This post is meant for educators who are new to Twitter, or are trying to bring colleagues on board with Twitter, or are somewhere in between. After  you read this post, I encourage you read Bill Ferriter’s 3 tips for teachers new to Twitter. It’s one of the resources I’m sharing in a series of Twitter 101 workshops I’m doing in my district and region.

Based on teachers’ and administrators’ questions, as well as lessons learned from student Tweeters, I’d like to add a few  tips to Bill’s three – but I think they should go first, kind of a pre-primer for Twitter. Once educators understand the power of Twitter as a tool for building their PLNs, as a classroom (short form) writing tool, and as a global microphone (for good or for ill), they will definitely benefit from Bill’s recommendations.

1. Twitter has evolved beyond “What are you doing?” – If you have dismissed Twitter as a valuable communication tool because you assume that Tweeting is all about “stopping at Starbucks for a latte,” for instance, I think you’ll change your mind when you see  how Twitter can provide a platform, accessible 24/7 , to share articles, classroom activities, suggestions, humor, and more – in 140 characters or less. Once you have set up an account, you can follow, learn from, and connect with education visionaries such as David Warlick, Vicki DavisWill Richardson, Larry Ferlazzo, and, of course, Bill Ferriter.

2. Understand that students need guidance and modeling – In districts that have not yet woven digital citizenship into the core curriculum, it is all too common to find even college-bound 12th graders who assumed that only their “followers” can read their inappropriate Tweets…posted to their Twitter accounts …that include their full names and school names… and that include links to their tumblr and instagram accounts…and on and on – and online:-(

If students entered high school already understanding the need to build a positive digital footprint that will enable them to “Google well,” fewer districts would be dealing with issues such as “When does shaming racists kids turn into cyberbullying?  With so many excellent, free resources for teaching students about the importance of their online persona (e.g., Common Sense Media, Netsmartz), starting classroom discussions on the smart and ethical use of Twitter and other social media could easily have a profound and positive impact on students’ (digital) citizenship skills.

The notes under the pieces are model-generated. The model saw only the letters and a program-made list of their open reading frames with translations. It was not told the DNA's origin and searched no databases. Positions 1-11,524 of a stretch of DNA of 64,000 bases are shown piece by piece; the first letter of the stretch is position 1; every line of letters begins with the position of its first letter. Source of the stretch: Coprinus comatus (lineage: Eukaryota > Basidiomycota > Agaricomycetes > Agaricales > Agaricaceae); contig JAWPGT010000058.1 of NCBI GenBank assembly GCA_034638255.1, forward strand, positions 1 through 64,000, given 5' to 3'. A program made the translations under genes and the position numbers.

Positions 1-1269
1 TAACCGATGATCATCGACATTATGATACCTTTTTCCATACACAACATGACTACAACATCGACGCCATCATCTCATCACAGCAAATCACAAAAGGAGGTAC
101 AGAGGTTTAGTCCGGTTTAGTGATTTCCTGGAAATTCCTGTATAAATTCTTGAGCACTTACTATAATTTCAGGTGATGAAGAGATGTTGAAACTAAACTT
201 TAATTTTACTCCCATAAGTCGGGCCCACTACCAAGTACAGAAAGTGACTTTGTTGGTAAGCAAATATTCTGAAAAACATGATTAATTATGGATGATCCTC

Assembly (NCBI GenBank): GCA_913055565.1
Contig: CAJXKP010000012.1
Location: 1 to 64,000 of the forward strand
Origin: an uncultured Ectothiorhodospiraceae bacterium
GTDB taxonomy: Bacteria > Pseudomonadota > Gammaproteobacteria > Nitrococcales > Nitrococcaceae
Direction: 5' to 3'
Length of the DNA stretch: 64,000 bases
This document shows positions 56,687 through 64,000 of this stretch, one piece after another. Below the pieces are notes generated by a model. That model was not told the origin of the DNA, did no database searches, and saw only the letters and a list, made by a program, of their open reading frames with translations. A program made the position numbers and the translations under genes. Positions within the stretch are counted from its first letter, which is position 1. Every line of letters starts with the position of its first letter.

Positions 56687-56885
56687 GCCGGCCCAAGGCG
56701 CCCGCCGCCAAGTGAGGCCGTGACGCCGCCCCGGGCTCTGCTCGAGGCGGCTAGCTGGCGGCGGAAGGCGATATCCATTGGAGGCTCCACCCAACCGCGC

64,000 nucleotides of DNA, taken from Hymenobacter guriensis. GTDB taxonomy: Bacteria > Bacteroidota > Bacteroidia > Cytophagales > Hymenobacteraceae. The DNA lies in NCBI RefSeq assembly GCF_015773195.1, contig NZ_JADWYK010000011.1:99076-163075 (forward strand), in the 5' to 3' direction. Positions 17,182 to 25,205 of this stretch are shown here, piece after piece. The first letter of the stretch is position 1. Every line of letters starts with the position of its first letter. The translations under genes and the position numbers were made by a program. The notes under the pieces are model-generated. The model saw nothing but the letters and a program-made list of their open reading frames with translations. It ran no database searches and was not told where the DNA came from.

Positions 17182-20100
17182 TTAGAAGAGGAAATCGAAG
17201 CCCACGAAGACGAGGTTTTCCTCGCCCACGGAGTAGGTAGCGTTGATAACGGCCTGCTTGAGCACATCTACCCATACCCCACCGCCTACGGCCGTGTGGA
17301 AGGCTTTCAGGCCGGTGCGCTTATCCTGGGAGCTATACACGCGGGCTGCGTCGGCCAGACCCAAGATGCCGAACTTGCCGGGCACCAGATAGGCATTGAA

3. Consider the power of  Twitter as a classroom tool – When you think of the role of Twitter in the “Arab Spring,” for instance, it seems unimaginable to teach current events without access to Twitter. Yet many districts block both teacher and student access to Twitter during the school day.  I am co-presenting the case to unblock Twitter in my district, and I think it’s going to happen:-). The tipping point in our argument has been sharing KQED’s Do Now project. “Do Now is a weekly activity for students to engage and respond to current issues using social media tools like Twitter. KQED aims to introduce 21st Century skills and add value to learning through the integration of relevant local content and new media tools and technologies. The project gives students a chance to practice civic engagement and digital citizenship skills while they explore ways to connect topics in their classes to the present day.” The site even includes a video to show how a San Francisco high school is using Twitter and Do Now as a starting activity for the school day. There’s nothing like having an example only a few counties away to push administrators to revisit filtering policies.

If you have other tips for teachers new to Twitter – or for advanced users, please leave a comment.  I would love to add them to this blog post as well as to my Twitter 101 workshop resources!

 

 

 



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